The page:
Adults with congenital heart disease (CHD) face increased risk for morbidity and mortality with age, but few prognostic models exist.This study aims to assess whether the Heart Failure Survival Score (HFSS), which risk stratifies patients for heart transplantation, predicts outcomes in adults with moderate or complex CHD.This was a multicenter, retrospective study which identified 441 patients with moderate or complex CHD between 2005 and 2013, of whom 169 had all the HFSS parameters required to calculate the risk score. Because all study patients were deemed low risk by the HFSS, the score was dichotomized at the median (10.4). Outcomes included death, transplant or ventricular assist device (VAD), arrhythmia requiring treatment, nonelective cardiovascular (CV) hospitalizations, and the composite. Associations of mean HFSS and HFSS <10.4 with each outcome were assessed.The cohort had mean ± standard deviation age of 33.6 ± 12.6 years, peak VO2 21.8 ± 7.5?mL/kg/min, HFSS of 10.45 ± 0.88, and median years follow-up of 2.7 (1.1, 5.2). There were five deaths (2.8%), no transplants or VADs, 25 arrhythmias (14.8%), 22 CV hospitalizations (13%), and 39 composites (23.1%). Lower mean HFSS was observed for patients who died (9.6 ± 0.83 vs. 10.5 ± 0.87, P = .02), arrhythmia requiring treatment (10.0 ± 0.70 vs. 10.5 ± 0.89, P = .005), CV hospitalizations (9.9 ± 0.73 vs. 10.5 ± 0.88, P = .002), and the composite (10.0 ± 0.70 vs. 10.6 ± 0.89, P < .001). The positive and negative predictive values of HFSS <10.4 for the composite were 34% and 88% respectively, with sensitivity and specificity 74% and 56%.Although a low HFSS was significantly associated with outcomes, it did not adequately risk stratify adults with CHD, whose heterogeneous pathophysiology differs from that of the acquired heart failure population. Further studies are warranted to provide a more accurate prognosis.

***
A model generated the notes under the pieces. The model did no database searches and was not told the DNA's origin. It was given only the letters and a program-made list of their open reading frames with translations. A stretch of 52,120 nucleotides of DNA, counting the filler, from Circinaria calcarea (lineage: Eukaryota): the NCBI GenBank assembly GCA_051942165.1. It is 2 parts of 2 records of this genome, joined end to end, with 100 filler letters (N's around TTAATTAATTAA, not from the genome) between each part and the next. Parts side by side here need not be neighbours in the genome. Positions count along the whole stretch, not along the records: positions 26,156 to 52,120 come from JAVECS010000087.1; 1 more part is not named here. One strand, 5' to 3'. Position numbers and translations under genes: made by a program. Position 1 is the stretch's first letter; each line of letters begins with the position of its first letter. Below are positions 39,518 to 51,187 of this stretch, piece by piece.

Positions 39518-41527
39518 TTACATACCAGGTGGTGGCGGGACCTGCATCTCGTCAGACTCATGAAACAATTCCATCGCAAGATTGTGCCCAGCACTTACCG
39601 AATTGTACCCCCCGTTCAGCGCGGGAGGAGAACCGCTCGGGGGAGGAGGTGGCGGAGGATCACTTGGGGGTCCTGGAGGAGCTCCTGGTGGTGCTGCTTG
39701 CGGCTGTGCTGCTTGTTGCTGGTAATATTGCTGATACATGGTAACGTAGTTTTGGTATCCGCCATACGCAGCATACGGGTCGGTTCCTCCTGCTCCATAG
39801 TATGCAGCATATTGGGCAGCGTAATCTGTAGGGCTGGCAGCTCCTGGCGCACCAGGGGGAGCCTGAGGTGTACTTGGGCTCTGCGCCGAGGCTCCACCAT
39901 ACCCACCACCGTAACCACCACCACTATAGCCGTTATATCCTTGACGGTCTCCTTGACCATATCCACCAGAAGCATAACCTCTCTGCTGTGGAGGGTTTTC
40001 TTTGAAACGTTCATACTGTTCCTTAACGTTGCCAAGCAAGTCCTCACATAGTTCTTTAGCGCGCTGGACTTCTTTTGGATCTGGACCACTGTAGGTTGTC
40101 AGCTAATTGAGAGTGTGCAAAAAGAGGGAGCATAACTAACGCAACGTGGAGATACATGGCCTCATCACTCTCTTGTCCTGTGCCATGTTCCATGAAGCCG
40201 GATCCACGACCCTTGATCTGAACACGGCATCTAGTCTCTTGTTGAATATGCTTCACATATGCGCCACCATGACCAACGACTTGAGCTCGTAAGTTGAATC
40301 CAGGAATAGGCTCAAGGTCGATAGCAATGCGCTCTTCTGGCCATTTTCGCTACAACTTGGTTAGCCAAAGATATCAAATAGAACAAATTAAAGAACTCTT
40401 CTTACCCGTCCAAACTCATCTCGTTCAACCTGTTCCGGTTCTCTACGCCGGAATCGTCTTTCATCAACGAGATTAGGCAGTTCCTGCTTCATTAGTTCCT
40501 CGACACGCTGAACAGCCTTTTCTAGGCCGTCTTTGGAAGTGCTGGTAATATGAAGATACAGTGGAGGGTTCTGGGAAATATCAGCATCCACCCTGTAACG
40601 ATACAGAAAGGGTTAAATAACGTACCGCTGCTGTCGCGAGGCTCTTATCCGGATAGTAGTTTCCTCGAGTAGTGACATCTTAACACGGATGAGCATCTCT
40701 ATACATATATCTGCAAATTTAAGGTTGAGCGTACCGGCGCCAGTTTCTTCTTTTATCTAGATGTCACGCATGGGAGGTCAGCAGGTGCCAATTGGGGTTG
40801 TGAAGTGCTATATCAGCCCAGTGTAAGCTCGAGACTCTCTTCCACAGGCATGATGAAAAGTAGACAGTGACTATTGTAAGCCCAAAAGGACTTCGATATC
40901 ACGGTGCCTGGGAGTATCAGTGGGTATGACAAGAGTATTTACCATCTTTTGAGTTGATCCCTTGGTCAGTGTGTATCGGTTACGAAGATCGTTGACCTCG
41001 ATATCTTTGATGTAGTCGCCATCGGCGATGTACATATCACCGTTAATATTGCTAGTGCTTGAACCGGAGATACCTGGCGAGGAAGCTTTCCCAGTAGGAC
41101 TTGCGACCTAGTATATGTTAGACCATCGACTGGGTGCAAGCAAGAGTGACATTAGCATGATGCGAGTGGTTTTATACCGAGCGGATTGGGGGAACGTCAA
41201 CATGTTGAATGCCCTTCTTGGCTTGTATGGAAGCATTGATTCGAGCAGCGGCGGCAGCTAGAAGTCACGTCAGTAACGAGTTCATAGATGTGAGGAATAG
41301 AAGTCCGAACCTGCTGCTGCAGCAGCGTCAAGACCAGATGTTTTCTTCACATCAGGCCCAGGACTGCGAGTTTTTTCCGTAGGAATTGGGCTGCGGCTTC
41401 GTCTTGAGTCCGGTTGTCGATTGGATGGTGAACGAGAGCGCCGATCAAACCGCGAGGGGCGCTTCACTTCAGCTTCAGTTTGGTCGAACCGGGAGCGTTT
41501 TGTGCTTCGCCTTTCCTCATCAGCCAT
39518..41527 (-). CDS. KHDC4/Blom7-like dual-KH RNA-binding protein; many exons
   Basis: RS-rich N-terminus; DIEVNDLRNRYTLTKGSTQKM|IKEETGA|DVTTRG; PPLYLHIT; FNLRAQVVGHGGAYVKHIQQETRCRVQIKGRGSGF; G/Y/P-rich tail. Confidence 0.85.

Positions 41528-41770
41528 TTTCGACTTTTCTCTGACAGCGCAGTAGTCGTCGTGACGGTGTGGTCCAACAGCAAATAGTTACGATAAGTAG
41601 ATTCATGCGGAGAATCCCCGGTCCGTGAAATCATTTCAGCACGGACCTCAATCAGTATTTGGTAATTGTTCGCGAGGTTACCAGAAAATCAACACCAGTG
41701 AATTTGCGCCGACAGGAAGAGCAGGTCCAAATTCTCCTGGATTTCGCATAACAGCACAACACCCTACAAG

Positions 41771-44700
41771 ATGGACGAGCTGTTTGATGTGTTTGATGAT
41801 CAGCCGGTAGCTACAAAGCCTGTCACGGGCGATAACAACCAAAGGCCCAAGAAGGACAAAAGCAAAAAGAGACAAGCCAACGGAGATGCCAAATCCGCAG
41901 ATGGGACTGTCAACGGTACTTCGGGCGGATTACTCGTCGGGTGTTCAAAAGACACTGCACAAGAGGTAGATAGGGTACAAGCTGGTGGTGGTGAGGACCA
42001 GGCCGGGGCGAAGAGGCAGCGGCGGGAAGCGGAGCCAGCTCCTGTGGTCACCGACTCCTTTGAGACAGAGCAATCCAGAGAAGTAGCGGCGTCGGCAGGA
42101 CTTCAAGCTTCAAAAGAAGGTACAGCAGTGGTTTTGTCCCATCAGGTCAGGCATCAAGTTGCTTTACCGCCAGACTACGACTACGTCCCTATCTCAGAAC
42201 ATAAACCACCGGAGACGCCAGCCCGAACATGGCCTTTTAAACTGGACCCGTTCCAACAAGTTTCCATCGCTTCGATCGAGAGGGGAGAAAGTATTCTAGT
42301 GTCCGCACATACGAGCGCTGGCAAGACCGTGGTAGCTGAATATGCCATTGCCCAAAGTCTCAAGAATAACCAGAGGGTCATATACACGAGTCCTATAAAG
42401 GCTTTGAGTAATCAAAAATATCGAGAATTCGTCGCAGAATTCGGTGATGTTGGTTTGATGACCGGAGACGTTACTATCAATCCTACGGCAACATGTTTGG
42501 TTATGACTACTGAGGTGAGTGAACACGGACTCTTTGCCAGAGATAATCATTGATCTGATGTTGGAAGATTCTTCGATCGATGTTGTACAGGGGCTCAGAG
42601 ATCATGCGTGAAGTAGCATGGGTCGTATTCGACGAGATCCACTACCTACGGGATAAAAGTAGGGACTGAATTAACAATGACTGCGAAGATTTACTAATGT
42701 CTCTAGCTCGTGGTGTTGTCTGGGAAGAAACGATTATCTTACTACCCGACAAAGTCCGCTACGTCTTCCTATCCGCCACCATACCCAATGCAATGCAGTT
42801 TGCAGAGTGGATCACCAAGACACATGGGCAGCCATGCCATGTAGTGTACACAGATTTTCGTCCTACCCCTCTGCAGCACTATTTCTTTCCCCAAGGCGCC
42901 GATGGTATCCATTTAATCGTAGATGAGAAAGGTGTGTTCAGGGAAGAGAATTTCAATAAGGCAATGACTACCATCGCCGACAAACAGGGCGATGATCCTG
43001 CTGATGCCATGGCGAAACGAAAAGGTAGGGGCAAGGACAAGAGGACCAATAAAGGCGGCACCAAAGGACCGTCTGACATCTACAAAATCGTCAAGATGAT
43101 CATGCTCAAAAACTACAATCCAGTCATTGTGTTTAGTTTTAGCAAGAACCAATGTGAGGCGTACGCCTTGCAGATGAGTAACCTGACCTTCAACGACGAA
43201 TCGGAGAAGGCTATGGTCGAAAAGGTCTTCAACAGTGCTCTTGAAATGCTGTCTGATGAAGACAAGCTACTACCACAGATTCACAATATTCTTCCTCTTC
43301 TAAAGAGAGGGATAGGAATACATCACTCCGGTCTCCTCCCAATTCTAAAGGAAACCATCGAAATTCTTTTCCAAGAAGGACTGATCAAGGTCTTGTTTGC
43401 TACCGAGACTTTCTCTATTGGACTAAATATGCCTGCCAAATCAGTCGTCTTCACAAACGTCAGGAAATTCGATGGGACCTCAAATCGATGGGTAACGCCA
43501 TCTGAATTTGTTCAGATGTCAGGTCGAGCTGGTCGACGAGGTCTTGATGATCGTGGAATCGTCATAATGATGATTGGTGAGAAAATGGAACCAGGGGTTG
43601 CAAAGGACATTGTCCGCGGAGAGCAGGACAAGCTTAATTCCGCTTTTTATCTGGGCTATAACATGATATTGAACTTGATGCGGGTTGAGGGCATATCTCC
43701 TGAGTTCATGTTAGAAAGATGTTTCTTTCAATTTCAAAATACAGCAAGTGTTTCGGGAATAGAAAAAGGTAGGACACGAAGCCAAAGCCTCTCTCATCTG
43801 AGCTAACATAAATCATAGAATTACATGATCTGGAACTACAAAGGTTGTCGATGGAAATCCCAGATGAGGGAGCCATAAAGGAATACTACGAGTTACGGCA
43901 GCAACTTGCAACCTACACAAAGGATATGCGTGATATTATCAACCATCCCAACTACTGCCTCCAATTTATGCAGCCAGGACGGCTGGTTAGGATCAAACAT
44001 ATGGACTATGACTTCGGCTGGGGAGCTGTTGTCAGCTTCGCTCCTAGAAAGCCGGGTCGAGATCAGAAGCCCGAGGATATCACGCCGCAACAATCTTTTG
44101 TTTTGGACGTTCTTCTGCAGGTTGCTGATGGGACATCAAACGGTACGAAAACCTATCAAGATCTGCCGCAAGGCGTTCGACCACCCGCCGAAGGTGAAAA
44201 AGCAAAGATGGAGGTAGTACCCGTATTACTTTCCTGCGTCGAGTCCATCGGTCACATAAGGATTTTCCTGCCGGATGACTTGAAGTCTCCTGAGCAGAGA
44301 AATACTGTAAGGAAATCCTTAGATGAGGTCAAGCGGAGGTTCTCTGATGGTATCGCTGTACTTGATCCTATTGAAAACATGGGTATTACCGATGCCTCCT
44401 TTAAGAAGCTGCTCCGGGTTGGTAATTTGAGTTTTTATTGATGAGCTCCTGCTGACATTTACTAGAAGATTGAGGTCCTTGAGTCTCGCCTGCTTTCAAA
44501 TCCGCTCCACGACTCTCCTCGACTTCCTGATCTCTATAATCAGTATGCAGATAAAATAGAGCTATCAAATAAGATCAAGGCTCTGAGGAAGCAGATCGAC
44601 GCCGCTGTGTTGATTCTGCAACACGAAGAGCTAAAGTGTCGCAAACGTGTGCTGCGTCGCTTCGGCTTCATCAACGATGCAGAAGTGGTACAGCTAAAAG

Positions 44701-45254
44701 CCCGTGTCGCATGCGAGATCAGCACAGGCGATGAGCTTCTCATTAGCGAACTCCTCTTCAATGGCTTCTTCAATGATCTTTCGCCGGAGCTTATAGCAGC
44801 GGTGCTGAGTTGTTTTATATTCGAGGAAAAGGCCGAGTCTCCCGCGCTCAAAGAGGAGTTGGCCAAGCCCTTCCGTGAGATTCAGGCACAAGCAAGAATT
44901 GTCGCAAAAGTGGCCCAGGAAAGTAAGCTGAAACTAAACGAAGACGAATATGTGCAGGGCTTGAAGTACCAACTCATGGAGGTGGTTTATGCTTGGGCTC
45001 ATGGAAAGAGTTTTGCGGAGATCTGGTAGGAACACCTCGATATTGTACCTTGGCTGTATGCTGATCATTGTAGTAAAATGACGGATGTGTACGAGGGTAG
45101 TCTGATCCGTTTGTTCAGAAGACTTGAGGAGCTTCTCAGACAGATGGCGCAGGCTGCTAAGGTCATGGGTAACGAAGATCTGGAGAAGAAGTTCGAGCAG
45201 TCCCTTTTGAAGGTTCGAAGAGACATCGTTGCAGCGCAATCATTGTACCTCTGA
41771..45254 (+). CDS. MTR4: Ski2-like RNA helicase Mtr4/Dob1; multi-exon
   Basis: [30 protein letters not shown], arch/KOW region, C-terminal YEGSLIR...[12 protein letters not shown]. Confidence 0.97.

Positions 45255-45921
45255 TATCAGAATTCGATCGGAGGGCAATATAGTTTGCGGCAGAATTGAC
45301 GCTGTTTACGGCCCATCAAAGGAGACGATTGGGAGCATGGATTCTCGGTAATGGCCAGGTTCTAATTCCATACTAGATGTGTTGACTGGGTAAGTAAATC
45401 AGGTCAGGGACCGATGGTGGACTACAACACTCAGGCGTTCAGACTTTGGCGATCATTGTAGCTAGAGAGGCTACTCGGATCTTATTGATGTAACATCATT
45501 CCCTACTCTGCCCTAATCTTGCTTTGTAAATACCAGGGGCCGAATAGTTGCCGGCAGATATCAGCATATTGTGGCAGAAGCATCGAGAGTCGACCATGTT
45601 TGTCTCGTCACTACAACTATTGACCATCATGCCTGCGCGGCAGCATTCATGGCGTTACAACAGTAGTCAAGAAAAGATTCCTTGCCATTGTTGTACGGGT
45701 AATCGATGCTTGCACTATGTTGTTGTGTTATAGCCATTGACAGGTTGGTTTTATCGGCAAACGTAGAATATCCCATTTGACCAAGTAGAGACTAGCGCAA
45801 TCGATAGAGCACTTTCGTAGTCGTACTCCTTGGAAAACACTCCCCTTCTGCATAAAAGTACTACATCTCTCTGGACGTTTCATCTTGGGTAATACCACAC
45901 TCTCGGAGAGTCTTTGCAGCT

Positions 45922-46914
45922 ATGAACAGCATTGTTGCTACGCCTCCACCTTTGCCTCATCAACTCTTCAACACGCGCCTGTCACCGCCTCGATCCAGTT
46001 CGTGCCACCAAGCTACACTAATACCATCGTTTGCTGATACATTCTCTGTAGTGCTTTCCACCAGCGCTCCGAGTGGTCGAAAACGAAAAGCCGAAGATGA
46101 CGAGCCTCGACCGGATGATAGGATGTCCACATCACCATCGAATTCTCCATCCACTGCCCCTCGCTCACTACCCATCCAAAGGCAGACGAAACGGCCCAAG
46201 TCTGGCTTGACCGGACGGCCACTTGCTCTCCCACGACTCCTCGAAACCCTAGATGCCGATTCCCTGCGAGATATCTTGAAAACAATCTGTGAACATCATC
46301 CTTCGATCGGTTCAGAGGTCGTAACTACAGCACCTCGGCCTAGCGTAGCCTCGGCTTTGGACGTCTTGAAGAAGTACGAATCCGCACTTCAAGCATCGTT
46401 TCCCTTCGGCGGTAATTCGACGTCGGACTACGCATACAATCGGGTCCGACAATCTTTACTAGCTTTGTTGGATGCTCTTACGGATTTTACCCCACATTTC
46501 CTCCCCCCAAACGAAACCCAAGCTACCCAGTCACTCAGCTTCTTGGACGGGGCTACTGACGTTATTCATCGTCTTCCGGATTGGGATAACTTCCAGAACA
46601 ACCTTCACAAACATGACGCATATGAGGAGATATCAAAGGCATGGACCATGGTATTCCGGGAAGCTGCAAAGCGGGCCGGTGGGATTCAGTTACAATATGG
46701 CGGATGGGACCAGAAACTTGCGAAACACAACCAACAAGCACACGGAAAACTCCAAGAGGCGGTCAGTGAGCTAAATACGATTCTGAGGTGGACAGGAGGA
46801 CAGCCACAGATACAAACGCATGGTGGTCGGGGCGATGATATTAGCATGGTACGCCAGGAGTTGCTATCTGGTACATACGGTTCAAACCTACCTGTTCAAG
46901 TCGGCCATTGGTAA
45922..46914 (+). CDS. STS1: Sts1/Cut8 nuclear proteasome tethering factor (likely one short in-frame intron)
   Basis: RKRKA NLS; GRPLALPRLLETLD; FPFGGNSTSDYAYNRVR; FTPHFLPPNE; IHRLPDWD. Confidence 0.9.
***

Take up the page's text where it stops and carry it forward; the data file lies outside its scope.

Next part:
View details for DOI 10.1111/chd.12229
View details for PubMedID 25358483
View details for PubMedCentralID PMC4417083